Ironically, the idea of the CRO is really to allow the entire company to collaborate without physical limitations. Using that school of thought, they should take a play from their own playbook and have internal collaboration before any vendors are selected and before any contracts are signed. When IT teams rely on AV for help they put themselves in a position to better serve the employee. This is because of some of the aforementioned responsibilities. Can you imagine how much better of an experience a remote employee would have if the laptop they were given also came with an external webcam that tracked their movement, allowing for better customer presentations? Or if the video stream from that camera was always guaranteed to have the highest possible resolution? Just to name a few examples. And now, instead of just traditional specs like processor speed and hard disk space, we could be concerned with the human element of how a person lives and interacts with a device. Thus making more informed purchasing decisions about our technology. Collaborating early can also prevent the need for clunky integrations with all your disparate ecosystems because the goals are clearly defined by two
2. Ask for feedback often
This can be a tough step because you are basically opening up the suggestion box. And we all know that all feedback isn't necessarily what you want to hear. Especially if you have just invested tens of thousands of dollars into employee equipment and things you are hearing aren't the most positive. That’s okay because this is still a relatively new concept. We are bound to fail at something in one way or another. But it's not okay if we don't use the feedback. It's how we react to the feedback that is most important. Not so surprisingly, there needs to be even more collaboration here. Talk about what’s not working and how it can be improved together.
I can’t help thinking about my own experience during the pandemic here. I remember that webcams (especially high-quality ones) were a hot commodity. So much so that prices were going through the roof and availability was scarce. During this time I received a new laptop. Normally that’s a good thing but this laptop had no camera! I can’t help but think that if our AV department would have been involved with what we were telling the IT folks, we probably would have never been in that position to begin with. The audio-visual folks would have been able to tell them about the latest technology and how the equipment we currently have won’t be good enough. This, I'm sure, would have only led to an increase in productivity and employee satisfaction.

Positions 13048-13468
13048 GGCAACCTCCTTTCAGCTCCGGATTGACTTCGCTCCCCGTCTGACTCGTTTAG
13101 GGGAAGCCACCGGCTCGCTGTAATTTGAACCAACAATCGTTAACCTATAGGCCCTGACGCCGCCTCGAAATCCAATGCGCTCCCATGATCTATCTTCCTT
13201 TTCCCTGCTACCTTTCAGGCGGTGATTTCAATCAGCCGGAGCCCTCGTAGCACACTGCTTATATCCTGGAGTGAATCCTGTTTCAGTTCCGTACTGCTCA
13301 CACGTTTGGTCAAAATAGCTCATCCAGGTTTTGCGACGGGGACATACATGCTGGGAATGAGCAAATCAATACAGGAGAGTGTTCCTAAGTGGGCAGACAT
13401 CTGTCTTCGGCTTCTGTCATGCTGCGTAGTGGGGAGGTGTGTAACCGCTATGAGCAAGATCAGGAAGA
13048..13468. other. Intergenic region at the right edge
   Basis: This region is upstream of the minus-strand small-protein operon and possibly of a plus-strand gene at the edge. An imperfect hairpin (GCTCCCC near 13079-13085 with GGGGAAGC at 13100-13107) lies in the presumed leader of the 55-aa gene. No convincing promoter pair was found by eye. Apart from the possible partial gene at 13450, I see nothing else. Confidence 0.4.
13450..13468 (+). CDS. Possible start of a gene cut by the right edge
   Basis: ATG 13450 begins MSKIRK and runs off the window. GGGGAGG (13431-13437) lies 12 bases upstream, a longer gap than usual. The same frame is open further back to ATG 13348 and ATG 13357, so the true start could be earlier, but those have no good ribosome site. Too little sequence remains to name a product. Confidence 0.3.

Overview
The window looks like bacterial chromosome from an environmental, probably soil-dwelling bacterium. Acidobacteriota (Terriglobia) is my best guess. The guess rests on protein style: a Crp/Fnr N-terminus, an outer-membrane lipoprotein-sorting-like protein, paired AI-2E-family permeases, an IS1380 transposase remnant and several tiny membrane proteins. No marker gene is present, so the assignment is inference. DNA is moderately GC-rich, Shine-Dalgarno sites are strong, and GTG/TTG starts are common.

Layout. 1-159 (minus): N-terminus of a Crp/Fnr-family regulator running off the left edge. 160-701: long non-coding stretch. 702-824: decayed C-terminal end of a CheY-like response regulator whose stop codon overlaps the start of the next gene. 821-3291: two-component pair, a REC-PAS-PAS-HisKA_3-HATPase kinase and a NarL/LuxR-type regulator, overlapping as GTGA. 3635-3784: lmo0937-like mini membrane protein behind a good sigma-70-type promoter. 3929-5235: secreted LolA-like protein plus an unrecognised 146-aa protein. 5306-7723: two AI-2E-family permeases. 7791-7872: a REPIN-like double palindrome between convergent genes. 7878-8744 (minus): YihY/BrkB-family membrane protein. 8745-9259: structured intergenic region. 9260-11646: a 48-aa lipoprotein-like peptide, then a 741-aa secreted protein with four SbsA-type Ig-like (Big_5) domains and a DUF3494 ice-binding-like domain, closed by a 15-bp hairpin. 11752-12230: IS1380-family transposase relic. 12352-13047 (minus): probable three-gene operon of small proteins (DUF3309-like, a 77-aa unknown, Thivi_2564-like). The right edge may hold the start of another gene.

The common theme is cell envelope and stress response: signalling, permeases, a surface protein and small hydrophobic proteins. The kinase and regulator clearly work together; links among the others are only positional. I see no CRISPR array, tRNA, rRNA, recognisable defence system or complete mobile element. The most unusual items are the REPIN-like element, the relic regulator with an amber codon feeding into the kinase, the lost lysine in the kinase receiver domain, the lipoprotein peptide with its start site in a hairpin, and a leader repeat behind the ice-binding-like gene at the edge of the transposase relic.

3. Be forward thinking
I know that no one has a magic crystal ball, but IT and AV working together most assuredly have more than enough data between the two of them to make forward-looking decisions look easy. We all know that you can’t solve for the unknown. But what happens if there is another huge shift in the other direction? Meaning, everyone is now going back to the office. How does that look with our current equipment? For instance, can those devices and software work seamlessly in a conference room or does it rely on a completely different ecosystem thus needing to be integrated? Although this is just an example, the questions can certainly be answered now.
Assuming that AV and IT have been applying steps one and two so far, this step can be somewhat painless. Future-proofing is a challenge that every IT and AV have to face on a daily basis. It’s a push and pull of different budgetary, contractual, and business goals and constraints. Do IT and AV share the same goals and restraints? No. But imagine a situation where collectively, the two can sit down and share knowledge about trends and provide predictable data to one another and align on best practices for remote work.
It’s no secret that the union of IT and AV has been a long time coming. The concept of creating a CRO presents an open door for this to happen. I believe we can employ a little artistic freedom here when molding this position. If we take that freedom and marry IT and AV we can not only enhance the remote work experience, but we can also prevent the newly-created position of the CRO from crashing and burning.
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Recently, I just highlighted on these KSA's that AV will have to become more dynamic. AV has been fighting with IT about this shift since, 2008 - well it's here!
Hey Guy, thanks for the comment! I am trying hard to get AV and IT to work together in perfect harmony. Hopefully, roles like this will help the industry shift focus to a more 'personal' AV/IT experience for all!